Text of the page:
One day the teacher was ready. She smiled to herself all day as she anticipated seeing the creature and putting her plan into action. With each smile that she practiced, the teacher felt stronger. And a curious thing happened, the teacher did get stronger because with every smile she practiced, she grew happier. The teacher found out that it was not her music that was the magic that made the animals and birds of the forest want to visit her. Her smiles made the magic happen, and just as wonderful as magic is, we find out that the magic can grow even stronger merely by the practice of it. The teacher's constant practice of smiling brought her more and more happiness, which made the teacher smile even more.

And that is as far as I will go with the story, as it is my story to finish. Do you see how the story revealed different aspects of the teacher-student relationship? At first, the teacher welcomed visitors. The teacher thought of herself as having something to offer the visitors. This new creature, however, changed the teacher's story by causing the teacher to do things differently, to reflect more about how to be effective, and to figure out how to reach this child in a different way.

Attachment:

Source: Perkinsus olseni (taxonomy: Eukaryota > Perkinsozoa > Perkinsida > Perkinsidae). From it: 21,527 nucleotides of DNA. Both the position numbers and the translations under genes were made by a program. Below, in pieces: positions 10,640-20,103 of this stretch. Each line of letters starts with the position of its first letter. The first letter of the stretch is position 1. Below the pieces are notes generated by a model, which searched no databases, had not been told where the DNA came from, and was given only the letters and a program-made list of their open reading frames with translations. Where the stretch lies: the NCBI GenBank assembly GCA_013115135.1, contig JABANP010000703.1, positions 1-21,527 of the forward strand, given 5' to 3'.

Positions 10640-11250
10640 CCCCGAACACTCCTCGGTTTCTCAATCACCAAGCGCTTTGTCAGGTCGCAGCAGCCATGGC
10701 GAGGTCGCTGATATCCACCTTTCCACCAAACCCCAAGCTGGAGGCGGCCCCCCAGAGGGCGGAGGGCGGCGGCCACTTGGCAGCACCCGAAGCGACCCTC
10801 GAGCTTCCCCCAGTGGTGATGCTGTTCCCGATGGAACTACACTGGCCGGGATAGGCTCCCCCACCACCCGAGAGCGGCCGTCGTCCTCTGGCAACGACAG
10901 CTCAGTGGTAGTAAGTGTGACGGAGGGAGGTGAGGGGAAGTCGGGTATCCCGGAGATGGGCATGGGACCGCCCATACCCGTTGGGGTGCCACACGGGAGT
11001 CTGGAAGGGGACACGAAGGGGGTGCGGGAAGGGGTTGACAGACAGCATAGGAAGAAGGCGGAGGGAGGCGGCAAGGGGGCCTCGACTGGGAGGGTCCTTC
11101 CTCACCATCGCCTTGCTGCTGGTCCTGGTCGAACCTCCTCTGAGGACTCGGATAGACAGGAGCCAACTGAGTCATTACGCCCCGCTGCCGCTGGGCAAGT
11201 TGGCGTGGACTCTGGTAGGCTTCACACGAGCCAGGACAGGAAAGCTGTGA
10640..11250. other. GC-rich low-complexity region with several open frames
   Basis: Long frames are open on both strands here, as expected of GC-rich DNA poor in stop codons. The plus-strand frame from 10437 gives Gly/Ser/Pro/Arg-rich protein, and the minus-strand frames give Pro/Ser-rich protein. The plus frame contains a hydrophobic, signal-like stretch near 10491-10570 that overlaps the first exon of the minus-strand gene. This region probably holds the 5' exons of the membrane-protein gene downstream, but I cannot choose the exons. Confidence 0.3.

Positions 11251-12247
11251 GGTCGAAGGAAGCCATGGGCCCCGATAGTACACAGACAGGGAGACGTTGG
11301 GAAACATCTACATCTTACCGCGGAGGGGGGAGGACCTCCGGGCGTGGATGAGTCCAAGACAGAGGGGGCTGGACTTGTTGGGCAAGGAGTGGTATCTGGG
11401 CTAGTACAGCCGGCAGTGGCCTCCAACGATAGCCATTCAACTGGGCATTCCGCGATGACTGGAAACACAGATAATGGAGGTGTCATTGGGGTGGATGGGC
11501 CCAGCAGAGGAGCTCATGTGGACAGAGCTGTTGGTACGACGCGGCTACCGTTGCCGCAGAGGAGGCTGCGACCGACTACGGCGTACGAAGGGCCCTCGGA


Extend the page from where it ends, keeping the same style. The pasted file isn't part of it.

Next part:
Sometimes by putting things into a story format we will discover the hidden underpinnings of the relationship. By allowing our minds to create a story format that contains the ingredients of our problem, we might instead discover that the problem is not what we first thought it was. Instead we may find ourselves digging deeper into the story-behind-the-story until we find that we have created our own solution and found our own satisfying "happily ever after."

Why not give this technique a try? You will find it is easy to get started.
Once upon a time . . .

Thursday, May 1, 2014

Unsent Letter

I was working on a series of journaling exercises this week, and one technique was to write an unsent letter to a child. I do not have children of my own, and my sister's daughter is no longer a child. So I wrote a letter to an unknown student, whom I expect to meet next year. This is the letter that I would send that student, and I thought I would share it with you.

Dear student that I will meet next season at the studio: